7. Bunyaviridae infections and their diagnostics: Hantavirus, nairovirus, orthobunyavirus, and phlebovirus genera
Antti Vaheri and Olli Vapalahti
The large family of Bunyaviridae, comprising more than 300 viruses, includes four genera which have important human and animal pathogens, many of which are of global public health importance. Hantaviruses are carried by rodents and insectivores, nairoviruses by ticks, orthobunyaviruses by mosquitoes, and phleboviruses by phlebotomous flies. In humans hanta- and nairo-viruses cause hemorrhagic fevers, hantaviruses also renal and cardiopulmonary syndromes, and orthobunya- and phlebo-viruses affect primarily the central nervous system. Several members of Bunyaviridae such as Crimean-Congo hemorrhagic fever and Rift Valley fever viruses are important pathogens to domestic animals (cattle, sheep). In the following we review the current methods of choice to detect bunyaviruses in the carrier animals (rodents, insectivores, arthropods) and to diagnose bunyavirus infections in humans and animals, mainly serology to assay specific IgM and IgG antibodies and RT-PCR to detect viral RNA. The viruses within each genus show antigenic cross-reactions, reflecting their phylogeny, and therefore for virus typing neutralization tests or sequencing are often required.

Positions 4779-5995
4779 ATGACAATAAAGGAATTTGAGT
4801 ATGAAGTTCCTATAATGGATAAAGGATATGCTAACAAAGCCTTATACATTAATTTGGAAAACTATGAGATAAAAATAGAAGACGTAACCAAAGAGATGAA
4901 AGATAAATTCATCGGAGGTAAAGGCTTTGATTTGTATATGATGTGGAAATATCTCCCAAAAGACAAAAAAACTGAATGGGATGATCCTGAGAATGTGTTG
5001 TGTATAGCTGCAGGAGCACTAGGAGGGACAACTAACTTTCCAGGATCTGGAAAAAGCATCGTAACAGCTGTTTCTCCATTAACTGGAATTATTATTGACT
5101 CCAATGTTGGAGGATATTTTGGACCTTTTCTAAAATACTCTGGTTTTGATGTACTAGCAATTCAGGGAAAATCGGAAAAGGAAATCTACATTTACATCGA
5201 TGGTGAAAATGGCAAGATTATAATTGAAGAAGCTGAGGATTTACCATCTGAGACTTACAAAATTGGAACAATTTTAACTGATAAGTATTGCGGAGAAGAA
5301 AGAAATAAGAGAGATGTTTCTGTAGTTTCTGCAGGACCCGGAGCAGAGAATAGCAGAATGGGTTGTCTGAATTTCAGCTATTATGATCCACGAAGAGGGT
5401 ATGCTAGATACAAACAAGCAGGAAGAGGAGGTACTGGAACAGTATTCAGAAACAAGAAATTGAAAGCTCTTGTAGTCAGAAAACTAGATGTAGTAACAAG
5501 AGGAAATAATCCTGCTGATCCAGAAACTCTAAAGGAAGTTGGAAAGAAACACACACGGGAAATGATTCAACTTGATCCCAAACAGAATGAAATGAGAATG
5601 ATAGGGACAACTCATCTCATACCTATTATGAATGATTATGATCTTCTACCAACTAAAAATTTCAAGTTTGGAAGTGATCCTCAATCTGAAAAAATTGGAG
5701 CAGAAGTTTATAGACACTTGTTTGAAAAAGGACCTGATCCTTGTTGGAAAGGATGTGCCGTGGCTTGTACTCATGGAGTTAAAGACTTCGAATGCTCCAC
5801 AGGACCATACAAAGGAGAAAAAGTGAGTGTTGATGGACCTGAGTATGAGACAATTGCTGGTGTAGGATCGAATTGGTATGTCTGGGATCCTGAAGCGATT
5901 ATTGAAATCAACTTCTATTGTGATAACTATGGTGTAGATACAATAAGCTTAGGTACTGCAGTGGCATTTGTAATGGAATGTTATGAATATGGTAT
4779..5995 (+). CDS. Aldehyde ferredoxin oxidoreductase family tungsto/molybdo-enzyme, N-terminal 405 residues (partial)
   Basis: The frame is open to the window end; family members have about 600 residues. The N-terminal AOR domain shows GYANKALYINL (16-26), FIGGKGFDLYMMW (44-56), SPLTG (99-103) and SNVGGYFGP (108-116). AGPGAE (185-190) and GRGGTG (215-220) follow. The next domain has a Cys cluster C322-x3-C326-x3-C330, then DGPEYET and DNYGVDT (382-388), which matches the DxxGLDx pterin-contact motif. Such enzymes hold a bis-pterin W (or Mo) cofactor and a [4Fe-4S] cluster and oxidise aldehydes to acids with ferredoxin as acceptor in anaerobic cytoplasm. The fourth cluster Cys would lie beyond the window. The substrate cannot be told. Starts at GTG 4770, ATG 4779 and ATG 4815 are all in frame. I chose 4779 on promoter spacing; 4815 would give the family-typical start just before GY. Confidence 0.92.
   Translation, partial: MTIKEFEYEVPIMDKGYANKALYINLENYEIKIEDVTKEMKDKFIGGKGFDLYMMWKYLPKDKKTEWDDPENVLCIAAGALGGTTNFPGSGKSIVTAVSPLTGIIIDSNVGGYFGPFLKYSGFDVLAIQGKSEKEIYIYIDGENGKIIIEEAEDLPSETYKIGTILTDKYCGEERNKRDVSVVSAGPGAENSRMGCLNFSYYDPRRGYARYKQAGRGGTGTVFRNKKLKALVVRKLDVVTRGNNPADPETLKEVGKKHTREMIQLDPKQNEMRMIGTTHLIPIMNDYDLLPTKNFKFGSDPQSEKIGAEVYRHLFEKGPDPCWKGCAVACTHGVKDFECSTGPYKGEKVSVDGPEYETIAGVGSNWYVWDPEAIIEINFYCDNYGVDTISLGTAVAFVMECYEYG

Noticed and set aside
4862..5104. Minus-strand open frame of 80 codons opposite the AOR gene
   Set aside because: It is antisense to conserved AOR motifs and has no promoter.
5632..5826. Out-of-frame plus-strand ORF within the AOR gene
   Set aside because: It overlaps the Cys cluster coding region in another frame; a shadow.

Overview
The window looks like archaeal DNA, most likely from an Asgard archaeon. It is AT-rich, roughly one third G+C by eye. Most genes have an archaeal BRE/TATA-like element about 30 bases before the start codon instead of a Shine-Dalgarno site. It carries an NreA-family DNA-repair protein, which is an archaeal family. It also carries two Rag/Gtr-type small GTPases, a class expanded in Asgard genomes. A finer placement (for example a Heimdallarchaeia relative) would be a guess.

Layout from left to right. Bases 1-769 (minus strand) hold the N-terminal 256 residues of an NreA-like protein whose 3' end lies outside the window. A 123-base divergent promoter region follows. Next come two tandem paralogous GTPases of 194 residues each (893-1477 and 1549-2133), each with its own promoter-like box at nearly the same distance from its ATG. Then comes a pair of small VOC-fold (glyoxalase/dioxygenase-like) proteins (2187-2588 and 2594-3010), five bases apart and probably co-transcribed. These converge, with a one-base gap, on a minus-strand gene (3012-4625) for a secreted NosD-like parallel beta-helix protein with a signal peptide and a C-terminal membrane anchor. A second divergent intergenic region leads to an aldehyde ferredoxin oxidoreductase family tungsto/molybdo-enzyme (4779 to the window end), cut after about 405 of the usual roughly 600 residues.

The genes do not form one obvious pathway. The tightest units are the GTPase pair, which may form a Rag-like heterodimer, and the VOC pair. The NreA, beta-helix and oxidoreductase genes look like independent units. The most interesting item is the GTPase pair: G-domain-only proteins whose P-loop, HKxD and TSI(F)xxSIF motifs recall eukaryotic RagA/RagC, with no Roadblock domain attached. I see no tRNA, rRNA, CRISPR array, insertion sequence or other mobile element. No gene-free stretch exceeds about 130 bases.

8. Concluding remarks
Alexander Plyusnin and Richard M. Elliott
The preceding chapters in this book have revealed the breadth and diversity of viruses classified within the family Bunyaviridae. Although unified by common characteristics such as tripartite single stranded RNA genome, virion composed of four structural proteins and cytoplasmic site of replication, bunyaviruses show major differences in biological behaviour and replication strategy. The level of understanding of viruses in the five genera is equally diverse. The availability of reverse genetics systems for orthobunyaviruses and phleboviruses, that permit generation of viruses containing defined genetic alterations, has opened up new insights into aspects of replication, genome plasiticity and interactions with the host innate immune response. On the other hand, extensive nucleotide sequence analyses of hantaviruses have provided unparalleled knowledge of their evolution and relationships. However, it is clear that much remains to be discovered about this most interesting of virus families that will keep (bunya)-virologists occupied for many years to come. Below we briefly comment on the most important venues for future studies.

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(EAN: 9781904455905 9781912530526 Subjects: [microbiology] [virology] [medical microbiology] )